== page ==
Wednesday, July 15, 2009

Credit card green shoots

Shares of American Express and Capital One, both major credit card providers, today rose 11 and 12%, respectively, after they reported reductions in credit card delinquency rates.

NEW YORK (AP) — Two major credit card providers reported more improvements in delinquency rates in June on Wednesday, an encouraging sign that borrowers are not in as bad shape as many had feared.

American Express Co. said in a regulatory filing that accounts at least 30 days past due shrunk to 4.4 percent of total loans during the month ended June 30, after falling to 4.7 percent in May and 4.9 percent in April.

Capital One Financial Corp., a major credit card issuer based in McLean, Va., said its delinquency rate among U.S. cards improved for a fourth straight month, falling to 4.77 percent from 4.9 percent in May.

This is consistent with the improvements I have been seeing for the past several months.


alstry said...


Federal, State, and Local Government collectively employ over 20,000,000 people. Defense Contractors, Health Care Companies, Hospitals, WalMart, Grocery Chains, Drug Companies, Drug Stores, and and many other "private sector" companies receive a substantial amount of their revenues from direct government payments and indirect payments such as medicare, medicaid, welfare, food stamps, unemployment etc......

Collectively these payments make up about 25% of GDP just from Federal Payments and closer to 50% once you add in State and Local payments. In turn, citizens use the income derived from government payments to take out credit cards to buy goods and services further stimulating our economy.

Since our private economy is evaporating, evidenced by over 20% revenue drops from Dell, Intel, CSX, Imports, Exports, American Airlines etc.......Government payments are becoming a much more important influence in maintaining credit card compliance.

As a result, you should thank President Obama for continuing to spend money he doesn't have so our citizens can remain compliant on their credit cards.

Government had its greatest expansion in history under President I guess we should thank him too.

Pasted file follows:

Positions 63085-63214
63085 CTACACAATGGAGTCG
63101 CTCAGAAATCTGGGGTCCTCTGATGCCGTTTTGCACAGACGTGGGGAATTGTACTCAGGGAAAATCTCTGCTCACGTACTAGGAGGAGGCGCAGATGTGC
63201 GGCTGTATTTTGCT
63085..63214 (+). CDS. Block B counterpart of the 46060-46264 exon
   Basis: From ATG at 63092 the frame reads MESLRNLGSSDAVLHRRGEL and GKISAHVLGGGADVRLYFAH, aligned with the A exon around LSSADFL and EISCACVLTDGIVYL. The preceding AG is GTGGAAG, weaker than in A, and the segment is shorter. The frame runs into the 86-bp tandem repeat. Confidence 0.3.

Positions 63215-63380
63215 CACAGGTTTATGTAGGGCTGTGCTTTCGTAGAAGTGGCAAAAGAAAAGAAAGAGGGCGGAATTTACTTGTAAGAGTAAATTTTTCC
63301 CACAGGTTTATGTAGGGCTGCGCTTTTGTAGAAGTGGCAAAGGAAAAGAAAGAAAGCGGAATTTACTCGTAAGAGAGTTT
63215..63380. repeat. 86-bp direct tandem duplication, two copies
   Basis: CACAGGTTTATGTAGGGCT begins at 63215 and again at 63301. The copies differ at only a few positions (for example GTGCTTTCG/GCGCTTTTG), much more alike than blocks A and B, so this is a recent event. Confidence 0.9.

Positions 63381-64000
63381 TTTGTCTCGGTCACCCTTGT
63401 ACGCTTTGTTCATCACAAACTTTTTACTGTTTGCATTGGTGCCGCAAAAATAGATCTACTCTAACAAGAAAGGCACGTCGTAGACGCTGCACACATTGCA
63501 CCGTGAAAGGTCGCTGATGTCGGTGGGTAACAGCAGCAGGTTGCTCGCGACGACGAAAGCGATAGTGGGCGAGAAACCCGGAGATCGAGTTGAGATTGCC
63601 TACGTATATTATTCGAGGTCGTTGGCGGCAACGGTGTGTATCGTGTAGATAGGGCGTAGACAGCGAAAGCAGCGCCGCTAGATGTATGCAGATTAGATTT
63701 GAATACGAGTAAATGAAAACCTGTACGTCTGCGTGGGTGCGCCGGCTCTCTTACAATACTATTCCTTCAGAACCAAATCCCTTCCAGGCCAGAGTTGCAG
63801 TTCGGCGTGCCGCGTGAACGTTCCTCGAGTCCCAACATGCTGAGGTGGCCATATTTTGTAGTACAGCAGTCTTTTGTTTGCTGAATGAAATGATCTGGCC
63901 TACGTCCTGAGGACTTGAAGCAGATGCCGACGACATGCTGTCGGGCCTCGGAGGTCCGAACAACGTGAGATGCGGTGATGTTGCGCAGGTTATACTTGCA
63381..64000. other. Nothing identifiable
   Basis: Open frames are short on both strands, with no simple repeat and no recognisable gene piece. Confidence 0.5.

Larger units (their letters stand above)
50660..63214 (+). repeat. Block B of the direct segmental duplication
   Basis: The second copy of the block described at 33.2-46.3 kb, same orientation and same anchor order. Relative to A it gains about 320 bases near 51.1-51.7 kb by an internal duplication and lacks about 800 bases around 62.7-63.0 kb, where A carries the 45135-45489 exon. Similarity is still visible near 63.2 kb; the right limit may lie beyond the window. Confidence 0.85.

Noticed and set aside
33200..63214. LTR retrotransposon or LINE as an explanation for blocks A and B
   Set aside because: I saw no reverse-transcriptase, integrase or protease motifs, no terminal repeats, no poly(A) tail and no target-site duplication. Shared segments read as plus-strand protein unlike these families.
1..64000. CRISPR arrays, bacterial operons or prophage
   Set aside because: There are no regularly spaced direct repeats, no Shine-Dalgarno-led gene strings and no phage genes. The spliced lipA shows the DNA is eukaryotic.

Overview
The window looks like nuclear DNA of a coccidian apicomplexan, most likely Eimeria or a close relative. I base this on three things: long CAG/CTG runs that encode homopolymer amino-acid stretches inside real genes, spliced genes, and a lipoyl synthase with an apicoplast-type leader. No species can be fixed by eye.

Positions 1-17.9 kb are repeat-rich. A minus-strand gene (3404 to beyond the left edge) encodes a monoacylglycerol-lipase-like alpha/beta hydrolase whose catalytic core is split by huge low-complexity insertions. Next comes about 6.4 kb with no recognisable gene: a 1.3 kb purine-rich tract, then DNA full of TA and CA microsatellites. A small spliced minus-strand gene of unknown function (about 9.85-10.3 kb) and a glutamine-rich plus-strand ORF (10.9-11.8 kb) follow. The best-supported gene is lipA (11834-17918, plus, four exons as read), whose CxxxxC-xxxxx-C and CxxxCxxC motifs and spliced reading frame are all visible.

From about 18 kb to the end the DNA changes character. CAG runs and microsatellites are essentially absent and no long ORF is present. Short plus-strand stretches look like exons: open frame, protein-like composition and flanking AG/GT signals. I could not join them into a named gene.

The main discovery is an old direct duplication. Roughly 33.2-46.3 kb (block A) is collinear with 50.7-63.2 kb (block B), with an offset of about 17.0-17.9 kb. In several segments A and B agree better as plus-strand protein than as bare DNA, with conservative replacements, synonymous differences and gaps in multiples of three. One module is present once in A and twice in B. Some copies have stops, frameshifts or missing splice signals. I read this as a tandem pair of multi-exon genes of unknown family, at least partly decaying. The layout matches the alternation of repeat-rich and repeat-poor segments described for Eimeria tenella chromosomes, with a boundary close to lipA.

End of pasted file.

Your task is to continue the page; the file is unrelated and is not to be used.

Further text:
The only issue now is how are we going to continue to finance government now that servicing debt is consuming a greater and greater percentage of a shrinking GDP.

You may find this chart interesting:

Notice how much debt as a percentage of GDP expanded under President Bush.

alstry said...

A Little Weed Killer on the Green Shoots?

WASHINGTON (AP) -- The Obama administration drew a line in the sand on financial bailouts Wednesday by denying emergency aid to CIT Group Inc., a struggling commercial lender on the brink of bankruptcy.

Let's think this through. CIT provides critical financing to about 300,000 retailers and 1 million small businesses in total.

Guessing an average employee count of 10 per business, that could be about 10 million credit card holders that might have trouble making payments.

You see Scott, I created Alstrynomics because traditional economics was not prepared for dealing with a world wide credit contraction and systematic insolvency. It has never happened before on such a large scale.

Most of the economic data you rely on is old news.....understanding the subtle implications of current events on future economic consequences is what separates Alstrynomics.

Once it is reduced to a chart, it is generally too late to apply it for profitable purposes. It is why Alstrynomics is often early in its takes a while for the charts and market to catch up.